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Vestibular schwannomas (VS) are benign slow-growing tumours treated either with microsurgery or stereotactic radiosurgery (SRS) or both. The aim of this study was to correlate the outcome factors—tumour control and adverse factors—facial nerve function and hearing loss with patient and treatment factors.
Materials and methods:
A retrospective review of the records of 98 patients with 99 VS treated from June 2007 to June 2014, all patients receiving Linear Accelerator (LINAC)-based SRS.
Median follow-up period was 5·6 years (range: 1–12 years). The response to treatment was stable disease in 37 (37·4%), regression in 46 (46·5%), asymptomatic minimal progression in 9 (9·1%) and symptomatic progression in 5 (5%) and unknown in 2 (2%) patients. There was no evidence of SRS induced tissue damage on magnetic resonance scans for any. Hearing preservation rate after SRS was 92%. The patients who developed worsening of facial function were predominantly in the cohort that had prior surgery.
SRS is an effective modality to treat VS lesser than 3 cm in size. Tumour control rate was 95% with a median follow-up period of 5·6 years. The complication rates were 8% each for facial function worsening and worsening of hearing. Prior surgery was a statistically significant factor that affected facial nerve function deterioration.
Dermatofibrosarcoma protuberans (DFSP) is a locally aggressive intermediate malignancy.
The purpose of this retrospective analysis is to determine the efficacy of radiation therapy (RT) in local control of DFSP.
Patients and methods
The recurrence-free survival (RFS) for 45 patients treated for DFSP at our institution was estimated and compared between surgery alone and postoperative RT groups.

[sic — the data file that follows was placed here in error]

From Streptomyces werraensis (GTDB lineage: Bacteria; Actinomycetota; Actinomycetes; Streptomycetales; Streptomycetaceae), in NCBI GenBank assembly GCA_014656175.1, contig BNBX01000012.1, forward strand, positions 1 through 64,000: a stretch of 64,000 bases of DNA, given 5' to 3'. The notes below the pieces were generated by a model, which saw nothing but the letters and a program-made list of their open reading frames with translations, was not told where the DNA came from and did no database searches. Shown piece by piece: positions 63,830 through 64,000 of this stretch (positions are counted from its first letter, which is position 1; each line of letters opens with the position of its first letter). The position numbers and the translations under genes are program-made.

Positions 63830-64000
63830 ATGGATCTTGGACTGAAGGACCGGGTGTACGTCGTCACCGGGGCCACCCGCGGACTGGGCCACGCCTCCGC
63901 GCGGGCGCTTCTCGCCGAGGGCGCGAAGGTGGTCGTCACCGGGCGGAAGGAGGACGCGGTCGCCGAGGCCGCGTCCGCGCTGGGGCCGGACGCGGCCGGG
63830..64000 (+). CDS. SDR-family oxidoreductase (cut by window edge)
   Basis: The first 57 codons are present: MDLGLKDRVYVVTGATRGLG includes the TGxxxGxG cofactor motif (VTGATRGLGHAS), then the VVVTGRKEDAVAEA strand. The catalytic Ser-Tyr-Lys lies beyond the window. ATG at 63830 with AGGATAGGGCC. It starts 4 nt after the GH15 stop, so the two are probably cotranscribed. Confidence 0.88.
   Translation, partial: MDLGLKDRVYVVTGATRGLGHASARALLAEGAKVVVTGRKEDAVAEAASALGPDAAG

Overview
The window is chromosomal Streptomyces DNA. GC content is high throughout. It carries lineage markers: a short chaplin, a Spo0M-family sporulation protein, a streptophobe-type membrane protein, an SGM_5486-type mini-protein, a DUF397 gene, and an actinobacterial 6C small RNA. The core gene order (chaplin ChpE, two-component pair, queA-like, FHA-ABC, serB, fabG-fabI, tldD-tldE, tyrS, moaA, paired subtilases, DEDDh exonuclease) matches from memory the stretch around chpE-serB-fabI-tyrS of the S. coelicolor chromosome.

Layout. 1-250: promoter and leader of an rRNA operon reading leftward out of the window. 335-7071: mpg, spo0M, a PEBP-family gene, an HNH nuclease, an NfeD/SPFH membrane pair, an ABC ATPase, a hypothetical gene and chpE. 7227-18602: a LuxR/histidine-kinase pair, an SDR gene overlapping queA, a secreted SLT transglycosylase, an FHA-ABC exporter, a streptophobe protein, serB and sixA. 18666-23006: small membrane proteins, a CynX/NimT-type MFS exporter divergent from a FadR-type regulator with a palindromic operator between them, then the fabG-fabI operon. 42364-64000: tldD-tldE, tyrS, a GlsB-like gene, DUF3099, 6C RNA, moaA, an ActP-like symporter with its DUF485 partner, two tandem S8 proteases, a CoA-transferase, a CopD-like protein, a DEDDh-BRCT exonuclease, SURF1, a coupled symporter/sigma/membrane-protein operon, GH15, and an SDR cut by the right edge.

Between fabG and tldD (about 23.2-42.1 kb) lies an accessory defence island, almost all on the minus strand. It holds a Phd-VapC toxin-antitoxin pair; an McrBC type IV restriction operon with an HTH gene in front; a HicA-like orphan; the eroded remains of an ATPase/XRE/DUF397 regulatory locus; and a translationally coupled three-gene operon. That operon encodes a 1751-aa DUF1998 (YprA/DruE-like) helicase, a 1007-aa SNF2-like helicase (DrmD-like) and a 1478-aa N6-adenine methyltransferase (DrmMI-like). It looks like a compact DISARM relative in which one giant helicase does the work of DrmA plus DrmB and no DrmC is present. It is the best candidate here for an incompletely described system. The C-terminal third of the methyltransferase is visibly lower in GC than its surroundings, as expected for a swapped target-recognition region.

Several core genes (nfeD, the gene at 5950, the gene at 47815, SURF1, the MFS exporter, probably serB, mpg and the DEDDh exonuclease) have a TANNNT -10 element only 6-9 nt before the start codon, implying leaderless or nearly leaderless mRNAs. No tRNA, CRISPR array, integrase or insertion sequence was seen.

Age range of the patients were in the third and fourth decades; males:females=2:1; most common site: anterior abdominal wall; tumours >5 cm in size in 75%; low grade in 77·8%; margins positive in 31·8% and <5 mm margins in 45·5%. Two-thirds of patients had at least one recurrence before presentation to our institution. RT dose was >50 Gy in 88% of patients. The patients treated with postoperative RT had poorer prognostic factors compared with surgery alone: they were males (17 versus 13 patients), and presented with high-grade tumours (5 versus 1 patients), multiple recurrences prior to presentation (25 versus 20 patients) and positive or <5 mm margins (22 versus 12 patients). Median follow-up for surgery alone group was 17 (1–152) months and for postoperative RT group, this was 54 (5–121) months. RFS at 5 years was 77·1% for surgery alone and 87·9% for postoperative RT group but was not statistically significant. The median time to recurrence was 4 years.
RT delays the time to recurrence in DFSP. RT improves the outcome of DFSP for recurrent tumours and with positive margins.
Indeterminate pulmonary nodules incidentally detected during radiological imaging completed for radiotherapy planning always creates dilemma for the oncologist. The purpose of this study is to evaluate the clinical significance of pulmonary nodules incidentally detected in patients undergoing locoregional radiotherapy for breast cancer and present a retrospective analysis of the natural progression of such nodules.
A retrospective review of computed tomography scans of breast cancer patients who underwent radiotherapy over a period of 3 years to screen out patients with indeterminate lung nodules was undertaken. This was correlated with the patient and tumour characteristics and the status of the disease at last follow-up.
Of the 132 patients reviewed 28 had indeterminate lung nodules. Of the 28 patients, four had progressive lung nodules on follow-up. Subgroup analyses did not show any significant correlation.
Discussion and conclusion
One fifth of patients may present with incidentally detected lung nodules. Multiple nodules, ER negative status and locally advanced breast cancer may point to a higher risk of these nodules progressing to metastatic cancer. There is no indication to stop locoregional therapy in the presence of indeterminate nodules, but close follow-up of high-risk group is recommended.
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